- Keegan Thomson
A day in the life of... A nurse
IN A HOSPITAL nurses are quite often overshadowed by doctors but if you’re sick and end up needing treatment the one person who mainly looks after you is a nurse. They’re the ones bringing medication, cleaning up, checking up, helping you in and out of bed and the rest, but how come they never seem to receive the same gratification as doctors?
Kate Win is a cancer care nurse and she says it isn’t about gratification but instead it’s about the personal touches you get after a solid day’s work.
“For me I love it because of the care, it is talking to the patients and their families,” Nurse Win said.
“Being able to walk away at the end of the day and think, yep I’ve helped somebody and I’ve made a difference, and it all sounds cliche but that is what it really is,” she said.
Nurse Win said she’d always wanted to be a nurse but it wasn’t until after she had children that she decided it was the path for her.
“When I first left school I wanted to do nursing but all my teachers told me my marks were too good for it so I ended up doing an environmental science degree,” she said. “I hated working in the field so after I had children I retrained as a nurse.”
In all jobs there are challenges but Nurse Win said there are moments where you need to surpass these challenges and simply get on with the job.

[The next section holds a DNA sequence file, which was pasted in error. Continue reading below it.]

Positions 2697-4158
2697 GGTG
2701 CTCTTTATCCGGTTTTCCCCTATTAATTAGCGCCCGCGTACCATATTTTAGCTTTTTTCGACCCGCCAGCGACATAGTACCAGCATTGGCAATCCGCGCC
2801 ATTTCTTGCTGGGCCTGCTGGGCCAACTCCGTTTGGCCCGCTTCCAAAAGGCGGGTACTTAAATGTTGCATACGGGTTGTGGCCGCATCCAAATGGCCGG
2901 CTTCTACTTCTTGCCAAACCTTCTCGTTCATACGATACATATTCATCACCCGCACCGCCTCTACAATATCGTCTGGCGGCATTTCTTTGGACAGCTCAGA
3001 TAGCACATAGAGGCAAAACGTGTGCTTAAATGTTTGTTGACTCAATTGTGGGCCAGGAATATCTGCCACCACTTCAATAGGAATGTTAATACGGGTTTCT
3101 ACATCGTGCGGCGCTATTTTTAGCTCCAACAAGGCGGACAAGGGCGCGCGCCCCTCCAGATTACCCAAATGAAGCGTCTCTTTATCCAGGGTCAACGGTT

“You need to have empathy and you need to understand that you’re not just caring for a patient, you’re caring for their whole family, which can be an issue sometimes but that is what it is all about,” she said.
After the medical knowledge, the most important skill to have on the job is compassionate interpersonal skills. Nurse Win said all good nurses need to have good communication skills but there is also room to learn on the job.
“You can’t be a good nurse and not be authentic,” she said. “You might come into the job caring and empathetic but on the job you’ll learn how to be empathetic but not condescending because patients will sniff you out when you’re not genuine and authentic.”
Nurse Win said the physically strenuous aspects of her job are also very demanding.
“The physical side of nursing is huge, there is lots of bending, lifting, pushing, stretching,” she said. “That can impact upon your family life because sometimes you just want to go to bed after a long day, but it is often overshadowed when you reflect on the people you’ve helped across a day.”
“As the nursing workforce ages it is going to become difficult for nurses who want to continue into their old age because of all the strenuous and physical aspects of the job,” she said.
Nurse Win gave some sound career advice to anyone looking at entering the nursing sector. “Be authentic, don’t enter the profession with rose colour glasses,” she said.
“There is still the perception that the nurse is the doctor’s handmaiden like it was in the 50s and the 60s, but it is a lot more hands on.”
“Make sure you do your best at uni because Ps don’t get degrees, you should be aiming to do your best because if you needed care you’d want the best looking after you,” she said. “Also never ever forget the human side of the job because that is what makes this job.”